THE HAIRDRESSER

THE HAIRDRERSSER By Julia French

I saw a little girl skipping through my dreams last night.

She was wearing cut off blue jean shorts and tennis shoes as she skipped down the center of the Mall without a care. Her pigtails were pulled tight but were hardly straight. One was high and one was low as though she’d been tugging on them all day long. Her mouth was full of gum; maybe five pieces filled her cheeks. In her opinion, five pieces was just the right amount of gum for the best bubbles, and she was working on a huge one as she skipped passed Mall shops.

When she came to the entrance of the hair salon, the hairdresser at the desk waved her inside.

“Come on in here darling, and sit in my chair. I’ll fix you right up.”

The little girl skipped to the twirly chair, hopped up as directed and snuggled back into the chair arms securely. She then looked up into the hairdresser’s concerned face.

“Does something need fix’in on me?”

The hairdresser’s eyes sparkled at her question. He pulled a few hitchhikers from her shirt as he thought about her words. Then he noticed the tag of her shirt sticking out underneath her chin.

“Did you dress yourself this morning darling?”

“Sure did, Mom said I could put on whatever I wanted cause it’s Saturday.” She grinned proudly.

He touched her sunburned cheeks and wrapped one of her pigtails around his hand with a little chuckle.

“Where’s your mother?”

“Home”

“Where have you been playing?”

“Everywhere”

The hairdresser then gave the girl a little nudge, “Go on… scoot… I can’t think of a thing that needs fix’in on you, darling. Go tell your mother, I’ll be home for dinner at 6 tonight.”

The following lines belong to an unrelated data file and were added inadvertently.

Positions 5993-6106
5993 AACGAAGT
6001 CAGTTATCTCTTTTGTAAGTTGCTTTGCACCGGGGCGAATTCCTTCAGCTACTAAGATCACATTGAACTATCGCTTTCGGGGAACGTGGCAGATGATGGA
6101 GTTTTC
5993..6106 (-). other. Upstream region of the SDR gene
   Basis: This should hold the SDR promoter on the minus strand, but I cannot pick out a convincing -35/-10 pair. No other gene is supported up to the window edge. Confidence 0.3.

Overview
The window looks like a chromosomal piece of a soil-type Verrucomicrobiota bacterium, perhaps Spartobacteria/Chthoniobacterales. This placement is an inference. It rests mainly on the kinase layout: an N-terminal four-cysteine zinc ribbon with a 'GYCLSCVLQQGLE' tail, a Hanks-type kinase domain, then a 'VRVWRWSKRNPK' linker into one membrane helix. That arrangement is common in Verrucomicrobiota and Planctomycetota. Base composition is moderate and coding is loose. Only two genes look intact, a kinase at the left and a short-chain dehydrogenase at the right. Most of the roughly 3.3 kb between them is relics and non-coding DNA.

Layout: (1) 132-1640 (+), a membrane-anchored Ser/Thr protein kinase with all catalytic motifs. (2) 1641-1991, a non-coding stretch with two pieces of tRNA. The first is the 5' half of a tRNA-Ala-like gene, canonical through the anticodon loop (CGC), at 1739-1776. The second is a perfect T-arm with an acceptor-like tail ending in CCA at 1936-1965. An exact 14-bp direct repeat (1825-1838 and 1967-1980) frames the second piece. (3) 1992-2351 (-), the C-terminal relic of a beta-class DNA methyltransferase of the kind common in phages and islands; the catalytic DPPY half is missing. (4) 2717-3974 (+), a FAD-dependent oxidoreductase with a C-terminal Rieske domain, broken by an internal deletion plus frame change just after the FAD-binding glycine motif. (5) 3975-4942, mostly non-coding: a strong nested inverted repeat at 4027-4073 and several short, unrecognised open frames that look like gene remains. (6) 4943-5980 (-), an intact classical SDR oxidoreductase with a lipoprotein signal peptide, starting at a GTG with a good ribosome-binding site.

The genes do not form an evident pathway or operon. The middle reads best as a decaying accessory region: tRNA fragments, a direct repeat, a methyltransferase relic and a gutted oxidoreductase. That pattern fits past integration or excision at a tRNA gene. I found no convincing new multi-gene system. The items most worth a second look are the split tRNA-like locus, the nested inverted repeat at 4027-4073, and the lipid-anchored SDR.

“Not everything needs fix’in all the time, hu, Daddy.” The little girl said as she scrambled from the chair.

         “That’s right darling, some things don’t need fix’in all the time. They are perfect just as they are.” He gave her butt a quick pat as she galloped off home.

 ******

In the world we live in today we are often trained to see, “what’s wrong” “what needs changing” “what needs fix’in” In the above story I’m sure that you can find many things that “should be” corrected. But can you see what “should be” left alone?

Modern day professional companies depend on their employee’s ability to locate errors in products or hazards to production. No matter what profession you are in, law enforcement, carpentry, medicine, school teacher, secretary, gas station attendant, you name it, it doesn’t really matter what profession you are in, part of your job is catching mistakes and fixing them in some form or another.

As much as we do need to spot problems and fix them, strive for perfection and all of that….. Sometimes just to stop and enjoy humanity in all its imperfection is a very liberating and heartwarming experience.

Take the hairdresser Dad for example. I’m sure he ached to straighten out his daughter’s pigtails. He was trained to notice hair and fix it up nice. It was his job and he wouldn’t be any good at his job if he wasn’t able spot hair problems and fix them. But she was happy the way she was. In all her imperfection, she was Daddy’s adorable little girl. The Dad was able to stop his job, “stop fixing up” for just long enough to partake of who his daughter was at that precise moment in time. He held off on complaining about her backwards shirt, her messed up piggy tails, her mouth full of way too much gum. All those things probably bugged him a bit, don’t ya think? But he held off on the complaining about them, instead he decided to notice her happy smile, to notice that she’d figured out how to skip, he’d not seen her do that before. If we take time to train our eyes to see the good things around us, what do you think we’d see?

Not everything needs fixing up all the time. Some things are best enjoyed just the way they are, imperfect and beautiful.

Advertisements
This entry was posted in Thoughts of the Day and tagged , . Bookmark the permalink.

One Response to THE HAIRDRESSER

  1. Helma Calcaben says:

    I did not know that you can write. Keep writing! I am blessed reading them.

Leave a Reply

Fill in your details below or click an icon to log in:

WordPress.com Logo

You are commenting using your WordPress.com account. Log Out / Change )

Twitter picture

You are commenting using your Twitter account. Log Out / Change )

Facebook photo

You are commenting using your Facebook account. Log Out / Change )

Google+ photo

You are commenting using your Google+ account. Log Out / Change )

Connecting to %s